Net neutrality has been saved
A Deloitte Viewpoint
Net neutrality is the principle that Internet Service Providers (ISPs) and governments should treat all data on the Internet equally, not discriminating or charging differentially by user, content, site, platform, application, type of attached equipment, and modes of communication. While the issue of net neutrality has been a topic of heated debate among policy-makers, industry stakeholders and advocacy groups for some time already, it recently gained traction among the general public following the deal between Netflix (an American provider of on-demand Internet streaming media) and Comcast (America’s largest broadband provider) to ensure that Netflix movies and television shows stream smoothly to Comcast customers.
"Net neutrality goes beyond business interests, touching upon wide reaching issues such as the European digital single market and the future of the internet as a whole..."
According to the European Commission, the absence of clear rules on net neutrality left some 96% of EU citizens without legal protection for their right to access the full open internet. In turn, this translates into lost opportunities for European businesses and innovators. Moreover, the adoption of local laws in individual EU Member States, for instance the Netherlands and Slovenia, is further complicating the situation.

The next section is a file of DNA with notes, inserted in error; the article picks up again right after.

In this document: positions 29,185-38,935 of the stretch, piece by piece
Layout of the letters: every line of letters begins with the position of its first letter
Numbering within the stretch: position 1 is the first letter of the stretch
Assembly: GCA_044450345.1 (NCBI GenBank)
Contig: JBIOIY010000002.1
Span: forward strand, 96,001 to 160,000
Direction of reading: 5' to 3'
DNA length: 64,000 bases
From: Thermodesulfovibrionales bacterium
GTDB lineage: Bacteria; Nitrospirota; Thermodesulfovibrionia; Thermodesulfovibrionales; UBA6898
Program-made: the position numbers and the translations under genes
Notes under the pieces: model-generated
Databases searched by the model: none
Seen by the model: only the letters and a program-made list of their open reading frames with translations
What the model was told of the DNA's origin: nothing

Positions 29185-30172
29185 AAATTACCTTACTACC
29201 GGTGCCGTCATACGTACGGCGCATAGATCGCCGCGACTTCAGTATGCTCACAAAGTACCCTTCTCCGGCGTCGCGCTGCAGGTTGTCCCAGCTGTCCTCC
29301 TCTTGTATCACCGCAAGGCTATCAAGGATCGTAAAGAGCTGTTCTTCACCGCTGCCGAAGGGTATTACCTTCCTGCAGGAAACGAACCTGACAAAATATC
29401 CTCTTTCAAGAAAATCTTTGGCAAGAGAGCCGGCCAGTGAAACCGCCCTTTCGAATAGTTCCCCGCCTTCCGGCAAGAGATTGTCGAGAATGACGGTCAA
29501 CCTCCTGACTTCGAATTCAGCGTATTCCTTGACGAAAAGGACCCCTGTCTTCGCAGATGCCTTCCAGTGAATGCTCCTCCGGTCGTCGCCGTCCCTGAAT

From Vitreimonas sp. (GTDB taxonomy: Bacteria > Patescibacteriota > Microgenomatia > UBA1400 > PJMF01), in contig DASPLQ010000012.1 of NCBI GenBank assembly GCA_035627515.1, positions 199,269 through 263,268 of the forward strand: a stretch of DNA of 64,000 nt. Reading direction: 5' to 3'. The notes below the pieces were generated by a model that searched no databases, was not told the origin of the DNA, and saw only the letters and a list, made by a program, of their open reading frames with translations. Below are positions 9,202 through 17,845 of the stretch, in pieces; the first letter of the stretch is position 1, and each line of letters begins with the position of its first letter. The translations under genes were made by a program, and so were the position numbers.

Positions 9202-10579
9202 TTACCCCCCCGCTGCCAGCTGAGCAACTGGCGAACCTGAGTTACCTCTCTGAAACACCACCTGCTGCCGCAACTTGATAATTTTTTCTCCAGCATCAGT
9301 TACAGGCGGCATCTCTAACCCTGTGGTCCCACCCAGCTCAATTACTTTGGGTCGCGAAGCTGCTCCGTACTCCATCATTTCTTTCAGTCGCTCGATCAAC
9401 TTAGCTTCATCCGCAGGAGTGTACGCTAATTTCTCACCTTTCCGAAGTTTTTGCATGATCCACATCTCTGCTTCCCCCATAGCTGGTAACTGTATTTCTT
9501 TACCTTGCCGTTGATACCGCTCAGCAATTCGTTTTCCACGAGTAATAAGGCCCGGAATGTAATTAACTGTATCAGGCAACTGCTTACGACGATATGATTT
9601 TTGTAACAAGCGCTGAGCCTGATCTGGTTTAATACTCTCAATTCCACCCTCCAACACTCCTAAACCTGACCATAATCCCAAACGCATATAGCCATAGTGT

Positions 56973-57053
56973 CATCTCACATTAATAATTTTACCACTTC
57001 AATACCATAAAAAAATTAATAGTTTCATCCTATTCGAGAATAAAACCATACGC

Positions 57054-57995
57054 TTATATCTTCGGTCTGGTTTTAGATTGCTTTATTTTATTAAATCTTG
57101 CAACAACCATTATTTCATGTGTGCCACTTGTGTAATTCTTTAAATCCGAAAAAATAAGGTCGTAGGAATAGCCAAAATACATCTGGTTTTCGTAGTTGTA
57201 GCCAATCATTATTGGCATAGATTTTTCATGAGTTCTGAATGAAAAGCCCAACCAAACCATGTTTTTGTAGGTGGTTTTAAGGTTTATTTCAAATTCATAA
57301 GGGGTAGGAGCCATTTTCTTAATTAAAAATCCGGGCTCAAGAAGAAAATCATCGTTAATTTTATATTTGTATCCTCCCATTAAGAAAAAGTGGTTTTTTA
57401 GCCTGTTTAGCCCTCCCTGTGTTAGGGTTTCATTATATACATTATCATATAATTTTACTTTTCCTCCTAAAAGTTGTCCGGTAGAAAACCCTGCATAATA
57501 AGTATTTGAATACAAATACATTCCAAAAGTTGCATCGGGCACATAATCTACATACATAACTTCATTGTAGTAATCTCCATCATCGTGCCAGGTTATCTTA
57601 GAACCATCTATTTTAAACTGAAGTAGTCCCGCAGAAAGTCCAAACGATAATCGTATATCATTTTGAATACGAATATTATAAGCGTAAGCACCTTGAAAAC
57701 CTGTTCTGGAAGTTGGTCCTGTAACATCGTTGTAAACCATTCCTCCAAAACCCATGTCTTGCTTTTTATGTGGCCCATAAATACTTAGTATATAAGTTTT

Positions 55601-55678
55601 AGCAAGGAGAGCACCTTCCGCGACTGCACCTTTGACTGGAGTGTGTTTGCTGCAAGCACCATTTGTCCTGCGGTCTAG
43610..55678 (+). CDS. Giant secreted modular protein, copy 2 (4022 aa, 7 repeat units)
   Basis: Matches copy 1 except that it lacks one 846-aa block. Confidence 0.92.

Following the last couple of years of struggle to resuscitate the European economy, tapping into new sources of growth and innovation is crucial to the EU. Needless to say, the much needed economic injection depends greatly on good connectivity, which in turn relies on harnessing digital technology and ICT. As for the European single market, it remains largely fragmented by 28 national markets, which is stalling the possibilities of connectivity and scale to blossom into a fully digital economy.
Internet services for all
In response to this situation, European Commission Vice President Kroes issued in 2013 the proposal for the Connected Continent Regulation (MEMO/13/779), which aims at a single market for Internet and communications. By doing so, the European Commission took a clear stance for net neutrality by linking an open internet to the proposal.
Since a great deal of the net neutrality debate centres on the management of internet traffic by ISPs and what constitutes reasonable traffic management, the proposed regulation has been designed to deliver an open internet for all citizens in Europe and to enhance transparency by requiring operators to provide their customers with accurate information about the speed and quality of the internet service they provide.